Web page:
CAPE TOWN, SOUTH AFRICA - MARCH 01: AB de Villiers of South Africa waits for the ball during day one of the third test match between South Africa and Australia at Newlands cricket ground on March 1, 2014 in Cape Town, South Africa. (Photo by Morne de Klerk/Getty Images)

Colombo - South African are unlikely to make any changes for the second Test against Sri Lanka on Thursday.

But that call will throw up the question of whether AB de Villiers has a long-term future as wicketkeeper in the five-day format.

De Villiers, who has had the keeper’s gloves in Test cricket since Mark Boucher was injured in 2012, handed the duties to Quinton de Kock for the first Test in Galle, due to a hamstring strain. De Kock took his chance, making runs and generally being tidy behind the stumps, and De Villiers said on Tuesday the status quo would remain for the second and final Test.

“I didn’t keep in the last game because of the hammy issue, but that has healed now. But my back has always been an issue, and with only two days of preparation, and the fact that I haven’t kept in about six or seven months, it’s probably a bit of both that will keep me out of (keeping) this series,” De Villiers explained.

It is not the first time that he has passed on the keeping responsibilities to De Kock while in Sri Lanka. Last year, he did the same in the ODI series, and his worth in the field was immediately apparent then, as it is now. In the Galle Test which ended on Sunday, he pouched a pair of stunning reflex catches, adding much to a fielding unit that is playing a vital part in keeping the pressure on the opposition.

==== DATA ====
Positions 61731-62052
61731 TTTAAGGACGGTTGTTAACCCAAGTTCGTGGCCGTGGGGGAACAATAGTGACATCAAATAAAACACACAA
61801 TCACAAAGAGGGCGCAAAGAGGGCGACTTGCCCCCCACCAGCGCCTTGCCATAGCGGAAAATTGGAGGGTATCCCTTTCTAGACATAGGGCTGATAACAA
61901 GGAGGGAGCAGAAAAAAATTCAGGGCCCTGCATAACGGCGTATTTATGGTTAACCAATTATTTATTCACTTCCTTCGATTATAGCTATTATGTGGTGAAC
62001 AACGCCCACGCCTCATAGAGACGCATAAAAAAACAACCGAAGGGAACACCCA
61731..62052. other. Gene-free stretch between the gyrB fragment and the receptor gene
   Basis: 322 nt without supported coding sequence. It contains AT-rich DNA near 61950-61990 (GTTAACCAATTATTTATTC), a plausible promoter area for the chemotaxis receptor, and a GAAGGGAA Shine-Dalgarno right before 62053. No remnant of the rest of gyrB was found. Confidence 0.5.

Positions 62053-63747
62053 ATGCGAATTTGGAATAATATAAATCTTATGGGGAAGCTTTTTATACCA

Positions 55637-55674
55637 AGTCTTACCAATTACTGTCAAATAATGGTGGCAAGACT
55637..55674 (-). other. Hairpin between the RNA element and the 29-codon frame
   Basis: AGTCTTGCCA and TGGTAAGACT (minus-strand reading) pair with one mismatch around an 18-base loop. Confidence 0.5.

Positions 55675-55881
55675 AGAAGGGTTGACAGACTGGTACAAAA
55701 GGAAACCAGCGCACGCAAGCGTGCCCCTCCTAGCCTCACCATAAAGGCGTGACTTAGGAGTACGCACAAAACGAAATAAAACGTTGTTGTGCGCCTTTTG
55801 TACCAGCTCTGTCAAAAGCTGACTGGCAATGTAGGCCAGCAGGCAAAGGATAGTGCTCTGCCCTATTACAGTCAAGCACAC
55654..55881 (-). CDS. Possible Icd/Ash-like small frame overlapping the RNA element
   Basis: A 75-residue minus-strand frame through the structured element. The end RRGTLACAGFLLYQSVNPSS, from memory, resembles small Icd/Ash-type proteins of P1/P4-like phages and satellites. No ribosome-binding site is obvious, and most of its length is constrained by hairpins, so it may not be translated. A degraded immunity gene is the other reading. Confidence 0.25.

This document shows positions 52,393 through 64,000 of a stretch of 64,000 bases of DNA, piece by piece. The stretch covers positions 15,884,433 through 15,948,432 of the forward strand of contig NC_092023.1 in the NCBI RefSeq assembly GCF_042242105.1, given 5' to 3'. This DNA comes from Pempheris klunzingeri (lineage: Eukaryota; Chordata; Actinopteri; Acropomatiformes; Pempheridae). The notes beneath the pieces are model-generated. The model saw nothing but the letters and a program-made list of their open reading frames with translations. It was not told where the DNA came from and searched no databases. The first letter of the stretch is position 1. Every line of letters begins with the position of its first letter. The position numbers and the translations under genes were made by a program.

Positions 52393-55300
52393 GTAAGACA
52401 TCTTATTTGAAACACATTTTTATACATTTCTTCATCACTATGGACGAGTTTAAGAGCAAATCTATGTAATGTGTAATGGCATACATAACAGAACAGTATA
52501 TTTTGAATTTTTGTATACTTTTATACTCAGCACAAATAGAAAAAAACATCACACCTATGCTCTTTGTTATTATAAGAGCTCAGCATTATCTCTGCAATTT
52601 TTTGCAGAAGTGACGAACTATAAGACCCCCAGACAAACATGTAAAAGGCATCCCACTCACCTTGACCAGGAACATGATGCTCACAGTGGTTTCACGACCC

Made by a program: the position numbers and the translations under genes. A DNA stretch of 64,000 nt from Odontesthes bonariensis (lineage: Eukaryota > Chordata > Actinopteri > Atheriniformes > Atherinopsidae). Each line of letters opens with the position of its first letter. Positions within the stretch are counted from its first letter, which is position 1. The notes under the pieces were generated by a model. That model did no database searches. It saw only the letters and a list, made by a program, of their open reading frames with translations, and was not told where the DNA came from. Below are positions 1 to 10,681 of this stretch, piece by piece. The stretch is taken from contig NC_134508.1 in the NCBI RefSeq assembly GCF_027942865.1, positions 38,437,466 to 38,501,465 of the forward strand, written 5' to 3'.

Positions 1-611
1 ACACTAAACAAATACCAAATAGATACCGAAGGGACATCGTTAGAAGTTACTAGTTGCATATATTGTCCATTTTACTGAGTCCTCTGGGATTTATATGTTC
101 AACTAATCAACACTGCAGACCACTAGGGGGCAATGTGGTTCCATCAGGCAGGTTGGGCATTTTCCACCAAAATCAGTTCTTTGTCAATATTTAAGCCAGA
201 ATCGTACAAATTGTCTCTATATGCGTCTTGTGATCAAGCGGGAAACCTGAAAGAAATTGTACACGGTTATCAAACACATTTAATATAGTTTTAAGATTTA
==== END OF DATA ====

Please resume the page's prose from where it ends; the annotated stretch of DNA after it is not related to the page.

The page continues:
“I love being on the field. Whatever I do, I do it with a lot of passion. I love playing the game. So I do enjoy fielding. It’s tough at slip. The ball doesn’t come to you very often. So, from that perspective I enjoy keeping more - you’re in the game the whole time. But it’s nice to pull off something special every now and then in the field, to keep the intensity and the energy going.”

While the dynamics for this week’s team look set, De Villiers admitted that the role of the keeper would have to be addressed for the future.

“Long-term, I still look at myself as a wicketkeeper-batsman,” De Villiers explained, adding that he was open to continuing in that role.

“The balance of the team was not affected when Quinny came in at six or seven because we also have Vern (Philander) as the all-rounder (at eight). Whoever takes the gloves and bats at seven or six, as long as it’s the best guy for the job, I’m happy. I’m still willing to take the gloves for the boys. I just have to come in prepared into a series without any niggles.”

It is an interesting dynamic, but also one that means that South Africa will not consider the option of selecting two spinners at the Sinhalese Sports Club. The pitch that they will play on already looks as flat as Galle - if not flatter - and the selection panel must have considered handing Dane Piedt his debut.

His control and nagging nature would have come in handy, and coach Russell Domingo and skipper Hashim Amla took a long, hard look at the conditions, before chatting away at length after Amla’s net session.

It is unusual to change a winning team, and South Africa must feel that Imran Tahir deserves at least another chance, in these conditions. The leggie missed Tuesday’s optional training session, but he was expected to train with the rest of the team on Wednesday.

Piedt, meanwhile, has been an enthusiastic participant at nets, much like Wayne Parnell, Kyle Abbott and Stiaan van Zyl. It’s not easy to break into a winning team, and it certainly isn’t any easier to try and crack the nod in a team that is on the brink of being No 1 in the world again.

But, just as JP Duminy, Faf du Plessis, Dean Elgar and now Quinton de Kock will attest, you’d better be ready when the opportunity finally presents itself.

Cape Argus